Lorelei’s post is not necessarily an admonition – it is instead a reminder that the benefits the industry brings are often accompanied by disadvantages. The same holds true for the women of early adult film. And the balance of pros and cons largely came down to the individual.

 

It’s been said that contrary to traditional Hollywood, women in adult films are treated as the ‘star’ as the plots are often revolved around them and their pleasure. We wondered what your thoughts were on that?

A sizable number of women in the early industry were aspiring actresses. They entered the business as a way to either support their “straight” efforts – which often did not pay well – or because they felt that the lines between mainstream and adult film would blur.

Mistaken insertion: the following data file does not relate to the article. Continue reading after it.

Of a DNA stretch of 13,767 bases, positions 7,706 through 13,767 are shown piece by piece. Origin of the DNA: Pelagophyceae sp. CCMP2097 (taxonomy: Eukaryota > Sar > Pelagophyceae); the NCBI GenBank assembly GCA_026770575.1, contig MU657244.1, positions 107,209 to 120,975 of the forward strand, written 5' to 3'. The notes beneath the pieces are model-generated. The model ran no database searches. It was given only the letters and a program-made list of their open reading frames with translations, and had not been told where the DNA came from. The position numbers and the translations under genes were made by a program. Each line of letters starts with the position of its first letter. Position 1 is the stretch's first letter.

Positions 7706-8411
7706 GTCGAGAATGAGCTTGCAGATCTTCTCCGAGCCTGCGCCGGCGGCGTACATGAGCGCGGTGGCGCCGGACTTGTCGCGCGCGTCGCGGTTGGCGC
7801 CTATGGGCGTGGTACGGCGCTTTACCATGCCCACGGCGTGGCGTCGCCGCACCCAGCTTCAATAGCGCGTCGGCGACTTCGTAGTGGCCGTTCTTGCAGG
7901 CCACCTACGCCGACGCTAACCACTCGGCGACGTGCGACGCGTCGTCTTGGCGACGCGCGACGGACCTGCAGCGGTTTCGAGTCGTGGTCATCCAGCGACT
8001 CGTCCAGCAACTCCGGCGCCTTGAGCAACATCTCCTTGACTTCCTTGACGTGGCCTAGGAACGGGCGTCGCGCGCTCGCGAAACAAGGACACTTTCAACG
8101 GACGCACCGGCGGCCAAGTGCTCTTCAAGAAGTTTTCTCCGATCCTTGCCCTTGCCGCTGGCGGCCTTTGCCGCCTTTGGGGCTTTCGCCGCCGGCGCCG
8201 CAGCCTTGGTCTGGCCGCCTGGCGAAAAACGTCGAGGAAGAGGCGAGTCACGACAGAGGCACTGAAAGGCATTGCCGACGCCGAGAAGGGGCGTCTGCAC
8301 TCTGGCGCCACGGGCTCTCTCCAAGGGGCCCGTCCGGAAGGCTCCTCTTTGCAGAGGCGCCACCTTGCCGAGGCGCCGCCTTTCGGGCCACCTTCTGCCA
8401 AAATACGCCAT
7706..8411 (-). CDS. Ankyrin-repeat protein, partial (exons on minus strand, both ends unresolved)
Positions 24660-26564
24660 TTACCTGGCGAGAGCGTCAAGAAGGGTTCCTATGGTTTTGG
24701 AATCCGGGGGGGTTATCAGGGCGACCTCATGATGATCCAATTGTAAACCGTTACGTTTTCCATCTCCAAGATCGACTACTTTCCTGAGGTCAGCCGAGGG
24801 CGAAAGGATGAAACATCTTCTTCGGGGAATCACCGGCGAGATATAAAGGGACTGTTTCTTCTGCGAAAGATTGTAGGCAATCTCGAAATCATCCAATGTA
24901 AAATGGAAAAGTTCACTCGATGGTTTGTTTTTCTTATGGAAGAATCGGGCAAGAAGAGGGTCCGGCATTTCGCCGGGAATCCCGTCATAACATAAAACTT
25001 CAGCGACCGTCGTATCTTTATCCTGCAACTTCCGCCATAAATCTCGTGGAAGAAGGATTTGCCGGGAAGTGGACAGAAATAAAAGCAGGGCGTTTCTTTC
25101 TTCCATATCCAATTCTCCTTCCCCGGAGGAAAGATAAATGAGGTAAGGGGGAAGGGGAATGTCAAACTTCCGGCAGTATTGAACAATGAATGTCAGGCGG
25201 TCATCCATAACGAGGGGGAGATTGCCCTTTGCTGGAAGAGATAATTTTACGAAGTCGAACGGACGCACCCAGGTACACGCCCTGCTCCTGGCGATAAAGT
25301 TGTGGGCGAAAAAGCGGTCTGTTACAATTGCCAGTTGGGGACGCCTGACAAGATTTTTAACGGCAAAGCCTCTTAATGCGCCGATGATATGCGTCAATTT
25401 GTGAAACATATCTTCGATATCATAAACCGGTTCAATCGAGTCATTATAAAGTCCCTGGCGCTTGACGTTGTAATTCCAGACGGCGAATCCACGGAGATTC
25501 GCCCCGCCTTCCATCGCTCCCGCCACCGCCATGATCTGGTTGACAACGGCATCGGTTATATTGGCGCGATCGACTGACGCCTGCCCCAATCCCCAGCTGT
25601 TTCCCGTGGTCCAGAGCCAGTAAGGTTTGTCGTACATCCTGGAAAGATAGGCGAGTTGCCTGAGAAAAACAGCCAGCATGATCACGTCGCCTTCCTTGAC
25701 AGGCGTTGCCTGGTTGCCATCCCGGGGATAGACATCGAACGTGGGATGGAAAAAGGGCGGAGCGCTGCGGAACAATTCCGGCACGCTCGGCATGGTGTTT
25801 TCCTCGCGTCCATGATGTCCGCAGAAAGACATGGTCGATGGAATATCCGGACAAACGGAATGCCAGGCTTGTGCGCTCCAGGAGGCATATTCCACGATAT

These women with experience in both industries could compare and contrast. The vast majority described better treatment in the world of adult film. The pay was good and yes, they might have a starring role in pornography whereas in the mainstream they were lucky to get a bit part.

But few actresses raved about the quality of adult scripts or the deep thespian experience of their porn colleagues. And many described grueling days, often running to 18 hours or more driven by the cost of production versus a film’s budget.

A red-carpet premiere or review in the New York Times next to a mainstream feature could make up for a lot. But when all was said and done, there was scant belief that a starring role in an adult film was in any way equivalent to one in the mainstream.

 

How have the perceptions and treatment of women changed over time in the industry?